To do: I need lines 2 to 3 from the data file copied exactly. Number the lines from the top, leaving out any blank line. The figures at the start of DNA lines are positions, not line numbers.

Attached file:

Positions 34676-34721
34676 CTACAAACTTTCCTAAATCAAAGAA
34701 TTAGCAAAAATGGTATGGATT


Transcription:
34676 CTACAAACTTTCCTAAATCAAAGAA
34701 TTAGCAAAAATGGTATGGATT